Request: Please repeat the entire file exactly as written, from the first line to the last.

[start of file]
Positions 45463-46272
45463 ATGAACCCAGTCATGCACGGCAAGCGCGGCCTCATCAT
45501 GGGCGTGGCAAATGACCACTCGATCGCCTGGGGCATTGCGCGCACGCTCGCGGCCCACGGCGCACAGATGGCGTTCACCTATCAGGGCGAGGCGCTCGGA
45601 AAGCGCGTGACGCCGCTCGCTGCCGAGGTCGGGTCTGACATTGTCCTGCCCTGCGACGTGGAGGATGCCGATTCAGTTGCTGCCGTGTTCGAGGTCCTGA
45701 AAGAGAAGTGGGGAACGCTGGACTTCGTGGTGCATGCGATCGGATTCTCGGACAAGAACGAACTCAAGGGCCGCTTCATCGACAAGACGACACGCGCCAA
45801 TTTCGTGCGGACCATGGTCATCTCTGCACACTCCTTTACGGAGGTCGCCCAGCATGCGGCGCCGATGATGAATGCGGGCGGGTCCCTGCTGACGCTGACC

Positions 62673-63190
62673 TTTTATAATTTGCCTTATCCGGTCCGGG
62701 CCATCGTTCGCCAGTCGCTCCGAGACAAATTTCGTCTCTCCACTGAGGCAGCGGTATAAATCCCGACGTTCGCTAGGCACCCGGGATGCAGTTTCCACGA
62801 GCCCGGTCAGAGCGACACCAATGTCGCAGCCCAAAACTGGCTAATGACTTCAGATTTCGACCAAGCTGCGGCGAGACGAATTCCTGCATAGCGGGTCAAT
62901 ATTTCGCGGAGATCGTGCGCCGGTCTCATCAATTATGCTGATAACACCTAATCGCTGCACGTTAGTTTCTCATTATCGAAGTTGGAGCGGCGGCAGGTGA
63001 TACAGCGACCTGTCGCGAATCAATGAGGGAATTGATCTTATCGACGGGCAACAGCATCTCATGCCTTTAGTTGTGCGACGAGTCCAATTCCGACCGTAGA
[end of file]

Positions 45463-46272
45463 ATGAACCCAGTCATGCACGGCAAGCGCGGCCTCATCAT
45501 GGGCGTGGCAAATGACCACTCGATCGCCTGGGGCATTGCGCGCACGCTCGCGGCCCACGGCGCACAGATGGCGTTCACCTATCAGGGCGAGGCGCTCGGA
45601 AAGCGCGTGACGCCGCTCGCTGCCGAGGTCGGGTCTGACATTGTCCTGCCCTGCGACGTGGAGGATGCCGATTCAGTTGCTGCCGTGTTCGAGGTCCTGA
45701 AAGAGAAGTGGGGAACGCTGGACTTCGTGGTGCATGCGATCGGATTCTCGGACAAGAACGAACTCAAGGGCCGCTTCATCGACAAGACGACACGCGCCAA
45801 TTTCGTGCGGACCATGGTCATCTCTGCACACTCCTTTACGGAGGTCGCCCAGCATGCGGCGCCGATGATGAATGCGGGCGGGTCCCTGCTGACGCTGACC

Positions 62673-63190
62673 TTTTATAATTTGCCTTATCCGGTCCGGG
62701 CCATCGTTCGCCAGTCGCTCCGAGACAAATTTCGTCTCTCCACTGAGGCAGCGGTATAAATCCCGACGTTCGCTAGGCACCCGGGATGCAGTTTCCACGA
62801 GCCCGGTCAGAGCGACACCAATGTCGCAGCCCAAAACTGGCTAATGACTTCAGATTTCGACCAAGCTGCGGCGAGACGAATTCCTGCATAGCGGGTCAAT
62901 ATTTCGCGGAGATCGTGCGCCGGTCTCATCAATTATGCTGATAACACCTAATCGCTGCACGTTAGTTTCTCATTATCGAAGTTGGAGCGGCGGCAGGTGA
63001 TACAGCGACCTGTCGCGAATCAATGAGGGAATTGATCTTATCGACGGGCAACAGCATCTCATGCCTTTAGTTGTGCGACGAGTCCAATTCCGACCGTAGA